The effect of a high-fat meal on blood vessel walls can vary among individuals depending on factors such as their waist size and triglyceride levels, suggests new research at UC Davis.
The new research reinforces the link between belly fat, inflammation and thickening of the arterial linings that can lead to heart disease and strokes.
Triglycerides are types of fat molecules, commonly associated with "bad cholesterol," known to increase risk of inflammation of the endothelium, the layer of cells that lines arteries.
"The new study shows that eating a common fast food meal can affect inflammatory responses in the blood vessels," said Anthony Passerini, assistant professor of biomedical engineering at UC Davis, who led the project.
"Our techniques allowed us to measure the inflammatory potential of an individual's lipids outside of the body and to correlate that with easily measured characteristics that could be used to help better understand a person's risk for vascular disease," Passerini said.
Passerini collaborated with Scott Simon, professor of biomedical engineering at UC Davis, to develop cell culture models to mimic the properties of blood vessels. They wanted to learn how triglyceride levels can cause endothelial inflammation, and find a way to assess an individual's inflammatory potential.
They recruited 61 volunteers with high and normal fasting triglyceride levels and a range of waist sizes, then measured levels of triglyceride particles in their blood after they ate a typical fast food breakfast from a major fast food franchise: two breakfast sandwiches, hash browns and orange juice.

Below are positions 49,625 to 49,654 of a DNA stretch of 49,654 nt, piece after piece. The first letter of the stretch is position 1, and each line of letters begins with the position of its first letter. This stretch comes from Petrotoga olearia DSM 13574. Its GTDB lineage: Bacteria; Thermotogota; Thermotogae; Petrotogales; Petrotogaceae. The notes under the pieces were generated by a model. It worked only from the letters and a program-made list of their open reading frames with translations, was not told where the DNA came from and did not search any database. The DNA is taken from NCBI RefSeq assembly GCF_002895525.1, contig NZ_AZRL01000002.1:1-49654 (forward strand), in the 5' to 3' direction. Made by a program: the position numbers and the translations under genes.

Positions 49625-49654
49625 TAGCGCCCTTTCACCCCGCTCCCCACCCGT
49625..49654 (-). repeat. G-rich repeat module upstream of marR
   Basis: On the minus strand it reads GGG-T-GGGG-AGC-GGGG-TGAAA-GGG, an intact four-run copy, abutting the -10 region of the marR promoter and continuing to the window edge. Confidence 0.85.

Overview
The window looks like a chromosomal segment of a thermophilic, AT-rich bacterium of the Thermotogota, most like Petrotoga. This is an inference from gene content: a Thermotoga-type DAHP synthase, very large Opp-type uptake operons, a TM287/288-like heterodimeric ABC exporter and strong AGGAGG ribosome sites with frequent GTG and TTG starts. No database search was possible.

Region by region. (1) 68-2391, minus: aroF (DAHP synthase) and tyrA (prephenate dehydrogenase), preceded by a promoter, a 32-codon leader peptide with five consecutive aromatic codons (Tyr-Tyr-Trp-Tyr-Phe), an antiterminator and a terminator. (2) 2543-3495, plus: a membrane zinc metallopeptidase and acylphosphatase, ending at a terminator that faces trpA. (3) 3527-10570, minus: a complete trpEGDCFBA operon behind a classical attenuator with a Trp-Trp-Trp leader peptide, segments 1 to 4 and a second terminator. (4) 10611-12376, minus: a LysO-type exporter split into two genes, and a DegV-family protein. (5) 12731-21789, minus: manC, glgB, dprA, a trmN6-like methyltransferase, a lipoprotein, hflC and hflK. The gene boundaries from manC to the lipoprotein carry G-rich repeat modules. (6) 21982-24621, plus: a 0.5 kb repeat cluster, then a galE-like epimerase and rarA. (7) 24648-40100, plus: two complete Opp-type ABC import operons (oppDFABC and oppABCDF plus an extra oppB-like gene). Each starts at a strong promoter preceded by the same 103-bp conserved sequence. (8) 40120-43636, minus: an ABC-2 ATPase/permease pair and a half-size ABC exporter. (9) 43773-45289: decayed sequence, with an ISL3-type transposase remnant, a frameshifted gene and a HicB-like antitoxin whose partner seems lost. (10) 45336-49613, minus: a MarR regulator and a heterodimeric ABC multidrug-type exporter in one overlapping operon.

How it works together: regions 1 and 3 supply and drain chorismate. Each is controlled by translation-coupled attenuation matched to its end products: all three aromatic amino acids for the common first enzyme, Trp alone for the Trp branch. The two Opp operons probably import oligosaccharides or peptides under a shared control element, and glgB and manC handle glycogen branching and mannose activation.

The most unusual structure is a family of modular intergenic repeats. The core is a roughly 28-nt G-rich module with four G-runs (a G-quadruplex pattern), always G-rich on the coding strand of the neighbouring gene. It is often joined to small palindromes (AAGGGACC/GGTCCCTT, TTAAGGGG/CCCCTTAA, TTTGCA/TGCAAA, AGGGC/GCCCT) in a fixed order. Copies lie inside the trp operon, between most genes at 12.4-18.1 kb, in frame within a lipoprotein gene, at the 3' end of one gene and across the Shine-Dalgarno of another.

Passerini's team found that after eating the high-fat meal, the size of a type of a particle called triglyceride-rich lipoprotein (TGRL) varied directly with the individual's waist size and preexisting blood triglyceride level. These particles can bind to the endothelium, triggering inflammation and an immune response that brings white blood cells to repair the damage. Over time, this leads to atherosclerosis.
The researchers tested whether TGRL particles from the volunteers' blood could cause cultured endothelial cells in the laboratory to express markers for inflammation.
There was a mixed response: individuals with both a waist size over 32 inches (not terribly large by most standards) and high triglyceride levels had large lipoprotein particles that bound easily to the endothelial cells and caused inflammation in response to an immune chemical "trigger."
The TGRLs only caused inflammation when exposed to this immune molecule, which suggests that people with existing low-grade inflammation may be more susceptible to endothelial dysfunction related to triglyceride "spikes" that occur after eating high-fat meals, Passerini said.
In people who are predisposed, repeated episodes of inflammation could lead to atherosclerosis. Passerini's lab is continuing to investigate how abdominal obesity, high triglyceride levels and inflammation can lead to atherosclerosis.